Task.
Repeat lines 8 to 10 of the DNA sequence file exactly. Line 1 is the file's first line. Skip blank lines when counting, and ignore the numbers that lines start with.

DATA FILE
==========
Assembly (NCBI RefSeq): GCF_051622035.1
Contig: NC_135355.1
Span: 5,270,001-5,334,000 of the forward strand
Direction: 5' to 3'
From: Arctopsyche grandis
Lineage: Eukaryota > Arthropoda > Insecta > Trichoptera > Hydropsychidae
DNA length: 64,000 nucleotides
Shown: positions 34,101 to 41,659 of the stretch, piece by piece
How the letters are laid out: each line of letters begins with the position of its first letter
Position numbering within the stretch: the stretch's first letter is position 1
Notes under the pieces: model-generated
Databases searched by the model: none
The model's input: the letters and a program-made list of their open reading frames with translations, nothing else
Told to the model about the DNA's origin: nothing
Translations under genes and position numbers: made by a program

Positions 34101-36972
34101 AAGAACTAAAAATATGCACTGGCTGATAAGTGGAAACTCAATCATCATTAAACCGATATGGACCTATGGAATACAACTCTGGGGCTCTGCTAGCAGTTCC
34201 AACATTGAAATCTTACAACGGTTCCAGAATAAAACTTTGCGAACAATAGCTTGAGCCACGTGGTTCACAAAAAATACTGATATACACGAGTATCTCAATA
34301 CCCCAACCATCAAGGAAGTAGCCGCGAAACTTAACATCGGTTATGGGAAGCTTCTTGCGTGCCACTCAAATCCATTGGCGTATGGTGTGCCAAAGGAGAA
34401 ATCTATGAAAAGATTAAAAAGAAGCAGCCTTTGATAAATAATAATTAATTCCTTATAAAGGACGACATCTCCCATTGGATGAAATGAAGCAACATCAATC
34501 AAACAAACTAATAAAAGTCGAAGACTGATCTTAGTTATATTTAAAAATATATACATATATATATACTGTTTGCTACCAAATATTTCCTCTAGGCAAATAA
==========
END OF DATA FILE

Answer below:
Shown: positions 34,101 to 41,659 of the stretch, piece by piece
How the letters are laid out: each line of letters begins with the position of its first letter
Position numbering within the stretch: the stretch's first letter is position 1